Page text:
Instructables
While on long family trips we bring along our Netbook or Laptop with use as a portable entertainment system. Most often a pair of headphones isn't enough. I also prefer to have a decent set of speakers. Unfortunately the Speakers built into most laptops are not decent and don't get load enough. So we have a $20 set of PC speakers we carry with use. Unfortunately they are a bit cumbersome and wires get tangled easily. So i figured it was time to do something about it.

In this Instructable i'll show you how i condensed the speakers down into a small package. I'll also show you how i integrated an Apple iPod dock into the unit allowing it to function as an iPod stereo and charger.

Materials Needed:

- Cheap set of PC speakers
- Spare iPod data cable
- Broken Western Digital 500Gb External Hard Drive
- 1/8" panel mount Headphone jack
- DC power jack (compatible with the one used by the speakers)

Tools Needed:

- Hot Glue Gun
- Wire cutters and strippers
- Soldering Iron
- Dremel tool with cut off wheels and scroll cutting bit
- Phillips head screwdriver
- Drill
- Files
 
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Step 1: IPod charger

Picture of iPod charger
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5V converter.bmp
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After opening the speaker set i went about verifying the voltage output of the speaker's wall adapter. It was odd since the adapter claims an output of 9V @ 400mA. My meter would show almost no voltage coming from the adapter. Yet it is able to power the system. So i went into my box of "warts" and pulled out one rated 9V @ 500mA. This adapter actually puts out about 15V without a load. The speakers seem to handle it fine with nothing overheating.  Besides the power will be divided between the speakers and charging when an iPod is docked.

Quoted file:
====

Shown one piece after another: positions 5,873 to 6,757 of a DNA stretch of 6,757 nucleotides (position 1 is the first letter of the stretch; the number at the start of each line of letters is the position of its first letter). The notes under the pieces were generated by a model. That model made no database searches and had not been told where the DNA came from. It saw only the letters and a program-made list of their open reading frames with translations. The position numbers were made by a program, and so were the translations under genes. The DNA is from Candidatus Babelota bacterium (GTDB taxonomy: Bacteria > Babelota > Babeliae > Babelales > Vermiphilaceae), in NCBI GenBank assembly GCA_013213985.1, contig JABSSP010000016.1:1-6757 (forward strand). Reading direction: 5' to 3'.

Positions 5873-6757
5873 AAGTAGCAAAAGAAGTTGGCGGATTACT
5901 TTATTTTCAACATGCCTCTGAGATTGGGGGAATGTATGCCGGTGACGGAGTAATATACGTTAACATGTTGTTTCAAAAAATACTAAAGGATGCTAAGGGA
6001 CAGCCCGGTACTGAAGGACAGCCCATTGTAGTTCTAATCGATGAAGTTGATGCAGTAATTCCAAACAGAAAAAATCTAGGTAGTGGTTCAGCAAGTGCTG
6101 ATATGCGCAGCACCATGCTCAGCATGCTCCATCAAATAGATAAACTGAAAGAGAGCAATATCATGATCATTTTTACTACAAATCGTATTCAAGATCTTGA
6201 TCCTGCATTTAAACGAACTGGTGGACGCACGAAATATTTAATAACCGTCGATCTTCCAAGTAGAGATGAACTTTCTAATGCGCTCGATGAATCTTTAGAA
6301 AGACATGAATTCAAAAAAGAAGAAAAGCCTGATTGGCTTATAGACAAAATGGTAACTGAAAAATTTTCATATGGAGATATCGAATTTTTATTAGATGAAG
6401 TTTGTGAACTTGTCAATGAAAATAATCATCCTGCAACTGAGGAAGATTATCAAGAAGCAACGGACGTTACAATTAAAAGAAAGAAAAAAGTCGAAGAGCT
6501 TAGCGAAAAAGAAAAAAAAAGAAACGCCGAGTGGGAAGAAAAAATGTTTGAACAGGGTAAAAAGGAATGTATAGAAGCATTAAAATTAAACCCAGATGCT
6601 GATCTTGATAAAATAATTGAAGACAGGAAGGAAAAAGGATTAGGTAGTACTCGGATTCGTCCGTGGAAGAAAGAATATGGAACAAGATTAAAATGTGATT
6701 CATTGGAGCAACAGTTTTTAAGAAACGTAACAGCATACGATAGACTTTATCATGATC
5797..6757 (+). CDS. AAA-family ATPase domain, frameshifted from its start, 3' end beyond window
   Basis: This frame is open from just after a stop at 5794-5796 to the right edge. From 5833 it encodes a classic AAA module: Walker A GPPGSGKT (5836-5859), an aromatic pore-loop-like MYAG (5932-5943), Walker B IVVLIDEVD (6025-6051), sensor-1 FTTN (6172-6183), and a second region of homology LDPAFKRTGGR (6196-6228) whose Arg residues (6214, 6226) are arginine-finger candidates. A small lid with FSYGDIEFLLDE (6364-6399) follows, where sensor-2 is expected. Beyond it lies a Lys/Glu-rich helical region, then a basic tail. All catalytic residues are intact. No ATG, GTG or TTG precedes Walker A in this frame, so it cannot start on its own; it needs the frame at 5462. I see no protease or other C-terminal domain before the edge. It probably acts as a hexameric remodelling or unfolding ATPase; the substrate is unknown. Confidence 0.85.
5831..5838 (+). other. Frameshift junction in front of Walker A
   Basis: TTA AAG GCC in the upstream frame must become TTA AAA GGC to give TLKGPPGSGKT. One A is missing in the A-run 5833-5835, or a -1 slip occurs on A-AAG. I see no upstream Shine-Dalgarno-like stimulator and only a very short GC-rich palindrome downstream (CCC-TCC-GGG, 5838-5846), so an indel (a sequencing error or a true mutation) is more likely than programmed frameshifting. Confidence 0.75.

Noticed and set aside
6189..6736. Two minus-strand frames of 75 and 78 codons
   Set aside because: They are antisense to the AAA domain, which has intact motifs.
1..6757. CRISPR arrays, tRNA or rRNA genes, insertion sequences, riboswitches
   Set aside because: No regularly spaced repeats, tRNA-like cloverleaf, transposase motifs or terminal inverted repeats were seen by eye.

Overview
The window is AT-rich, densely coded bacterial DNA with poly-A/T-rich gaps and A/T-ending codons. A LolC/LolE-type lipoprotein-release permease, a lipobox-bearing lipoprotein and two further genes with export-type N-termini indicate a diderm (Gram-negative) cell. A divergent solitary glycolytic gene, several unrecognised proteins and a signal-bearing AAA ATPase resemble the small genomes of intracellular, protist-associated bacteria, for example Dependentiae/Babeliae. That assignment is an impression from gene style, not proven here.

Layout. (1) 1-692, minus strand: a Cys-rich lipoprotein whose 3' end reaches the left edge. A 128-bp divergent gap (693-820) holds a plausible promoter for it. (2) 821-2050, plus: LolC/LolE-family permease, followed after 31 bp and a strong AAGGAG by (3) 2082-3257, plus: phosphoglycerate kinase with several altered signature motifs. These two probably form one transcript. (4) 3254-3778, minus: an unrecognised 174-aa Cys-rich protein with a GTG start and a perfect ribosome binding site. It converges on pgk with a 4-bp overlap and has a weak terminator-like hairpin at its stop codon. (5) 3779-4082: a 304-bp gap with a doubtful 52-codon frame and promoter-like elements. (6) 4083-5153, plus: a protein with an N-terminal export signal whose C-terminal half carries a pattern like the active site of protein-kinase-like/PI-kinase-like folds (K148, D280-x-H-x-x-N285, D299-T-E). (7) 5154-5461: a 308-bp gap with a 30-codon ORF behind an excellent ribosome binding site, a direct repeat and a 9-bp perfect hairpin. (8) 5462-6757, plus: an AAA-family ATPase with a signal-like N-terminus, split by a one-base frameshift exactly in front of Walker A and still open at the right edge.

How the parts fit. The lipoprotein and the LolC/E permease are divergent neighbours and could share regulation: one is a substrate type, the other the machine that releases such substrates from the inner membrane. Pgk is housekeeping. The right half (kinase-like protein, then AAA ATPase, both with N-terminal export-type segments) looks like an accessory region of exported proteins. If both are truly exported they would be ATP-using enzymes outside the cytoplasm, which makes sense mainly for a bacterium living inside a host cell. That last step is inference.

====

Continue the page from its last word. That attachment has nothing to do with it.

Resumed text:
Next i went about building a charge circuit for the iPod dock. I used a very basic circuit using an LM7805. I quickly found that you need more then just 5V going to the power leads of a USB cable to get an iPod to charge. So i found a great instructable on How to get your iPod to charge with your homemade charger. So i broke out my breadboards so i could prototype the circuit to ensure i get it right. There seems to be allot of hit and miss with different resistor combos people have used. Since I didn't have the mentioned resistor values on had  i broke out the trust Voltage Divider calc on my iTouch and went about finding a good combo using what i had. From the instructable i knew i needed 2V going into the D+ (green wire) and about 2.7V going into the D- (white wire).  I ended up with the following based on the 5.03V output my charge circuit offers:
- R1= 22K Ohms
- R2= 26K Ohms (1x 22K resistor and 1x 4K resistor in series)
- R3= 15K Ohms